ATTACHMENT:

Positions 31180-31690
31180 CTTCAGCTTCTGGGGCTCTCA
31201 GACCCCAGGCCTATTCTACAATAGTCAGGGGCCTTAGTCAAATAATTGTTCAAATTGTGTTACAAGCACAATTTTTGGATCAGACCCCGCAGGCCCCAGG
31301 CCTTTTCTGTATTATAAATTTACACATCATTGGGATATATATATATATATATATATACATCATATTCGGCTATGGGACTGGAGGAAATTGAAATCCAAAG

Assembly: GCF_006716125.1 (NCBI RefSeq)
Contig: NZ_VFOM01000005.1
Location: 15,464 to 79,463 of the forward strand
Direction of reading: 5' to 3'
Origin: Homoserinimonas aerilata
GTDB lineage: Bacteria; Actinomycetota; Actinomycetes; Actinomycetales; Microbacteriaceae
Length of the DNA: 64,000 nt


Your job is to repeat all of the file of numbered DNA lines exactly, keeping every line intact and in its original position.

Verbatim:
Positions 31180-31690
31180 CTTCAGCTTCTGGGGCTCTCA
31201 GACCCCAGGCCTATTCTACAATAGTCAGGGGCCTTAGTCAAATAATTGTTCAAATTGTGTTACAAGCACAATTTTTGGATCAGACCCCGCAGGCCCCAGG
31301 CCTTTTCTGTATTATAAATTTACACATCATTGGGATATATATATATATATATATATACATCATATTCGGCTATGGGACTGGAGGAAATTGAAATCCAAAG

Assembly: GCF_006716125.1 (NCBI RefSeq)
Contig: NZ_VFOM01000005.1
Location: 15,464 to 79,463 of the forward strand
Direction of reading: 5' to 3'
Origin: Homoserinimonas aerilata
GTDB lineage: Bacteria; Actinomycetota; Actinomycetes; Actinomycetales; Microbacteriaceae
Length of the DNA: 64,000 nt